The Infectious Disease (ID) module has been constructed around five key questions that an informed citizen will want answered in order to understand how infectious disease impacts them. The students will address each of these questions and then, for a final project, they will use them to understand an infectious disease of their choice.
Lab: The Tragic Case of Stan
The lab case study is intended to introduce the students to the clinical side of pathogen isolation, treatment and the challenges that may arise in the process. Over a period of six weeks or a few days, the students will be introduced to a fictional character, Stan, who will undergo a surgical procedure and face a complication as a result of a bacterial infection. They will be introduced to and will perform different tests used in the clinical settings. They will also tackle challenges of selecting the treatment options including both standard care as well as novel approaches to treating infections.
We recommend interspersing the lab days in Units 2-5 in a manner that fits you weekly schedule. However it could be run as a continuous project at the end of the module.
To supplement the Infectious Disease curriculum, we offer case studies to provide students the opportunity to experience how science is practiced. Students are asked to develop scientific questions, design experiments, analyze data, predict results, evaluate data, communicate, and develop models. The Great Diseases case studies are based on actual data obtained from primary research papers. This type of activity provides students with evidence in increments, mimicking the process of research.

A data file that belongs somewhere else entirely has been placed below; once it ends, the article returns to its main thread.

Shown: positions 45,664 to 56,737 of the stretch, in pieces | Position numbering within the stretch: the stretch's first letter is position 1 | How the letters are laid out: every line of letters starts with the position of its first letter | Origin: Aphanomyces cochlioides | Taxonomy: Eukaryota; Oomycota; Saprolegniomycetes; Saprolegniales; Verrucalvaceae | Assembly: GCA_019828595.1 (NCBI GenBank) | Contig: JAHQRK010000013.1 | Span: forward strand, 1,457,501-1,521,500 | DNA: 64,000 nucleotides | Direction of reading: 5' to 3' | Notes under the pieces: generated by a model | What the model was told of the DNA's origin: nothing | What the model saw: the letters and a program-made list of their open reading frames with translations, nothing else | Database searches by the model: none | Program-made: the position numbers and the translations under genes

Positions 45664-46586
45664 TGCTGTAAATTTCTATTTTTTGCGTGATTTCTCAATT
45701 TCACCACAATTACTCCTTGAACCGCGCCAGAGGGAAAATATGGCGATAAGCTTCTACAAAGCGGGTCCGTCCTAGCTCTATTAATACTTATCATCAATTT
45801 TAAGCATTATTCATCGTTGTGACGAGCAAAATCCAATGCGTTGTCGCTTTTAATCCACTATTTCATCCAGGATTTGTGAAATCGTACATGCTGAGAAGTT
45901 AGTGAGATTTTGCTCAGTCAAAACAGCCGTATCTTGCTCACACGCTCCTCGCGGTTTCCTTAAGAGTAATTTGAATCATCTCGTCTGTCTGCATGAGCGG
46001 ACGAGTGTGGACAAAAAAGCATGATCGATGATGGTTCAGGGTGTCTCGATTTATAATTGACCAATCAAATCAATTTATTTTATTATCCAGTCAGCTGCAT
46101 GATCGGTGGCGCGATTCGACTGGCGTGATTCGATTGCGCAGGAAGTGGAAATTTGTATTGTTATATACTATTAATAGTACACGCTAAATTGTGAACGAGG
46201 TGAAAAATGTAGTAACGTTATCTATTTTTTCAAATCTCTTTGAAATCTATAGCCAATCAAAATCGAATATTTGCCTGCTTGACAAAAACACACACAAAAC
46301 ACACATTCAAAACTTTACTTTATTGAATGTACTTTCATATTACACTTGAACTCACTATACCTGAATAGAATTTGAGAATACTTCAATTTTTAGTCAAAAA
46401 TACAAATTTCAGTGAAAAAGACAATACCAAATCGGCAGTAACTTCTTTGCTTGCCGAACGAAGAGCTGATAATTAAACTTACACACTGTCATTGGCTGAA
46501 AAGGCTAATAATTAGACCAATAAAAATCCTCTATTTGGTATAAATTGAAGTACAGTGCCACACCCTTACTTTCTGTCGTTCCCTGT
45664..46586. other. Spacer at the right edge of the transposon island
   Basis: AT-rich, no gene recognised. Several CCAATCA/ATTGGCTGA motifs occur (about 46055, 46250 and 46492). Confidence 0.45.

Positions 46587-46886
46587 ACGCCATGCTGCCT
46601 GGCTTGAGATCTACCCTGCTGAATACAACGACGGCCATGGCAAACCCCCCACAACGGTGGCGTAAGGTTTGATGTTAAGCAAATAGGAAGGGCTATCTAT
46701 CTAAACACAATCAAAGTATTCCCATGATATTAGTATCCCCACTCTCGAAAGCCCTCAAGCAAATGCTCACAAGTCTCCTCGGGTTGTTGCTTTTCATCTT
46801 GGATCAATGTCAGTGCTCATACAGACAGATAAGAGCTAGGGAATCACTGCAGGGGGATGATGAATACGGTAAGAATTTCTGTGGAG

The five lessons of the Epidemics: Ebola unit can be used as a stand alone or as a supplement to the Great Diseases Infectious Disease (ID) curriculum. The purpose of these lessons is to provide high school students with a basic understanding of how viruses cause disease, how infectious diseases spread to become epidemics and the challenges of bringing an epidemic under control, all from the perspective of the Ebola virus and the most recent Ebola epidemic that occurred in West Africa in 2014. Besides learning specific information about the Ebola epidemic, students will be able to extrapolate the general principles of infectiousness and disease spread to other emerging epidemics, and will appreciate the importance of vaccines in preventing disease spread.